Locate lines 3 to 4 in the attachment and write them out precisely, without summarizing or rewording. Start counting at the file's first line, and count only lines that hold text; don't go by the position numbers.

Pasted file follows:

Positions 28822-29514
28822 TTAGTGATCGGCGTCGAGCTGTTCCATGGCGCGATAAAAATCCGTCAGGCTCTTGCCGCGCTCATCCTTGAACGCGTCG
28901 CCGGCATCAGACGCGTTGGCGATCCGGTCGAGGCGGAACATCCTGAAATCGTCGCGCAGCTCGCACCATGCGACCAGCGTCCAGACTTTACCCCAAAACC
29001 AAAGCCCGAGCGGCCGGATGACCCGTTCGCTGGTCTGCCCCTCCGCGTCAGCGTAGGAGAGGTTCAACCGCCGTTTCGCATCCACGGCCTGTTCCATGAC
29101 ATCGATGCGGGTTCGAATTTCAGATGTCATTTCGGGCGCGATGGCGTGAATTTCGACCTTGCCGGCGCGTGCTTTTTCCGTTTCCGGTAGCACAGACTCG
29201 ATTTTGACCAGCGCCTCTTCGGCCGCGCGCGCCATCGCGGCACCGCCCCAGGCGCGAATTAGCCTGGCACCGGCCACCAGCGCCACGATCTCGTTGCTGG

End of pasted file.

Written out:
28901 CCGGCATCAGACGCGTTGGCGATCCGGTCGAGGCGGAACATCCTGAAATCGTCGCGCAGCTCGCACCATGCGACCAGCGTCCAGACTTTACCCCAAAACC
29001 AAAGCCCGAGCGGCCGGATGACCCGTTCGCTGGTCTGCCCCTCCGCGTCAGCGTAGGAGAGGTTCAACCGCCGTTTCGCATCCACGGCCTGTTCCATGAC